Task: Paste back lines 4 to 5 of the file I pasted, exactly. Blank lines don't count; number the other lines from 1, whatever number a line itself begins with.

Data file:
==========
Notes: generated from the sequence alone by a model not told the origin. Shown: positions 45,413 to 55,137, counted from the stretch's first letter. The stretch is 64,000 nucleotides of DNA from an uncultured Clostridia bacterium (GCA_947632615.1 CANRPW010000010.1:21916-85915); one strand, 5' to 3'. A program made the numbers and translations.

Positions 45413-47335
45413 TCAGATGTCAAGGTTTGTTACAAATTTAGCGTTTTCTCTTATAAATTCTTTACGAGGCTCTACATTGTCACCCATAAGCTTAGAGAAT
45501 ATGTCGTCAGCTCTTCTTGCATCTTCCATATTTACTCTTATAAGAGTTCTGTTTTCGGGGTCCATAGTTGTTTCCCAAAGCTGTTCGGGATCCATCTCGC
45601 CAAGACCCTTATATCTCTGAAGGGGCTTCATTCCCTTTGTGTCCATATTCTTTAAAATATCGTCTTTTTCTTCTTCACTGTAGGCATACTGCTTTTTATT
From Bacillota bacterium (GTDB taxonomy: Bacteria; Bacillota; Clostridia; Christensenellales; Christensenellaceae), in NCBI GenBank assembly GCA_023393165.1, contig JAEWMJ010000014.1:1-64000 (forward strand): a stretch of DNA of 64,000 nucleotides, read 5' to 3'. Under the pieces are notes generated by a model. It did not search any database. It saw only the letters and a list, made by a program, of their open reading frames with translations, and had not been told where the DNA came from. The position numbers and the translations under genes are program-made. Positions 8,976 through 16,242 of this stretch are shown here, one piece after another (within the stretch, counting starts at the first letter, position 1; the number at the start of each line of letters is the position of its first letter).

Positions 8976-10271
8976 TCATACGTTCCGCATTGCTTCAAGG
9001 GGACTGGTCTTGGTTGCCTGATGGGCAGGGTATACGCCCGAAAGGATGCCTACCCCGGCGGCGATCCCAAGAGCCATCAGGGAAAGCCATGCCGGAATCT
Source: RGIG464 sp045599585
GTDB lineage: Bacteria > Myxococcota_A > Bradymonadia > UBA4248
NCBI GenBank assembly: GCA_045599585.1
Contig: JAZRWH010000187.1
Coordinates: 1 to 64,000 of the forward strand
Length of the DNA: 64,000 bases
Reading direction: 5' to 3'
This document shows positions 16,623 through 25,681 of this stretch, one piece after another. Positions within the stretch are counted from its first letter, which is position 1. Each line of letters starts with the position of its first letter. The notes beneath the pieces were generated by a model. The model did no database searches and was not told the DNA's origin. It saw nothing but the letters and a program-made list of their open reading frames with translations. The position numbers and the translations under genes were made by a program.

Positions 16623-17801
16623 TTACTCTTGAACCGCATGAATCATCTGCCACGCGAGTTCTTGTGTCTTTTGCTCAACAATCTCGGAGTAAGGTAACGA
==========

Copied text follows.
45501 ATGTCGTCAGCTCTTCTTGCATCTTCCATATTTACTCTTATAAGAGTTCTGTTTTCGGGGTCCATAGTTGTTTCCCAAAGCTGTTCGGGATCCATCTCGC
45601 CAAGACCCTTATATCTCTGAAGGGGCTTCATTCCCTTTGTGTCCATATTCTTTAAAATATCGTCTTTTTCTTCTTCACTGTAGGCATACTGCTTTTTATT